Modern marketing strategy as a whole is a system of production management and marketing, information needs and external relations which currently provides the greatest economic benefit to both parties: the manufacturer and the buyer (McDonald & Dunbar 2004). Global marketing strategy is the dominant trend in the activity of the company in the market in the long run,  either entering new foreign markets or  consolidating its position there. It is the strategy of  internationalization, the search for new market segments, and the desire to more fully meet their needs - a strategy of segmentation. It is also the strategy of  the development of new activities - diversification. Market segmentation is the main marketing method by which the company shares its analysis based on certain characteristics of some segments of consumers. It is carried out for the purposes of subsequent isolation of target segments that require different approaches to strategy development of new products, organizing merchandising, advertising and sales promotion. Market segmentation strategy allows the company, given the strengths and weaknesses of the choice of marketing techniques, choose those that will provide the concentration of resources in the areas where the company has the most benefit, or, at least, minimal defects. When it has selected a segment and a target one, the company  should always take into account the size of the market and the emerging trends in it (Cahill 2006). One simple example of any market segmentation is geographic segmentation, which is based on a way of dividing the market by consumer groups by geography. This method is most effective in the case of cultural differences and climatic conditions in the sales regions that are of fundamental importance for the use of products. The main purpose of the risk assessment of new markets is to determine market barriers that can exist or may emerge during the new market entrance. The main aim to assess new market potential is to determine whether  the company or the country will benefit from performance in this market, assess what  the profit will be and decide whether entering the market  will be economically profitable.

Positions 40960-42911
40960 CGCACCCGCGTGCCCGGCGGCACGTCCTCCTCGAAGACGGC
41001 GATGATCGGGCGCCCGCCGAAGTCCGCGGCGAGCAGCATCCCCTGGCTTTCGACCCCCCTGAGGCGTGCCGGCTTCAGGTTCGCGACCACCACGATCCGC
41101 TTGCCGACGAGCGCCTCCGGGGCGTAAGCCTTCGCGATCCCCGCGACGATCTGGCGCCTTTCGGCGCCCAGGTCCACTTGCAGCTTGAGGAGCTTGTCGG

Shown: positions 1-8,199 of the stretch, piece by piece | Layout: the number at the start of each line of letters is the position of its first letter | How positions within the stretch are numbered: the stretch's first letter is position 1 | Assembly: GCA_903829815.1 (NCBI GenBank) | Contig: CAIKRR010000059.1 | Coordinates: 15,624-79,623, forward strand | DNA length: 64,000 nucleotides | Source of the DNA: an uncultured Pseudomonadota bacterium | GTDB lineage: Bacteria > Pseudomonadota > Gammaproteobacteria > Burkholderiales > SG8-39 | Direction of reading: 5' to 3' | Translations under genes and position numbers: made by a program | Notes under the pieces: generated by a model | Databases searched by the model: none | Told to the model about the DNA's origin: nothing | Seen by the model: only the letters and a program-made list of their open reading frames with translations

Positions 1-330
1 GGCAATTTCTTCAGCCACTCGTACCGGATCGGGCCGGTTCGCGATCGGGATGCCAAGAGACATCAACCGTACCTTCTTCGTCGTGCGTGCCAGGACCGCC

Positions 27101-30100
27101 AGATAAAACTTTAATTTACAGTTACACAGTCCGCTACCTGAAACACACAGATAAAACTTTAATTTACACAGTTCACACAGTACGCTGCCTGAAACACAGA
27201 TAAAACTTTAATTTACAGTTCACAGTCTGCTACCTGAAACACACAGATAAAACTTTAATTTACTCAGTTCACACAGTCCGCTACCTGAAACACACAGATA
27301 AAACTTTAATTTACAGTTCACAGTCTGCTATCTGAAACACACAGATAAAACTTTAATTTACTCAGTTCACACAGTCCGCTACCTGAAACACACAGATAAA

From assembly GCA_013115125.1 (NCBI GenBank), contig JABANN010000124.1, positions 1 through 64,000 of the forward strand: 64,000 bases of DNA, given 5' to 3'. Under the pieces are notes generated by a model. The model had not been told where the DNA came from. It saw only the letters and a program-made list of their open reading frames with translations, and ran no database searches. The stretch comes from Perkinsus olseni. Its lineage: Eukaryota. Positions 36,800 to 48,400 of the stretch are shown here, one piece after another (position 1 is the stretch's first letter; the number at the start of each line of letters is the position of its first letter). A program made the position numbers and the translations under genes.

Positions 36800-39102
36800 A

Topic 4. Forces that affect globalization of potential industries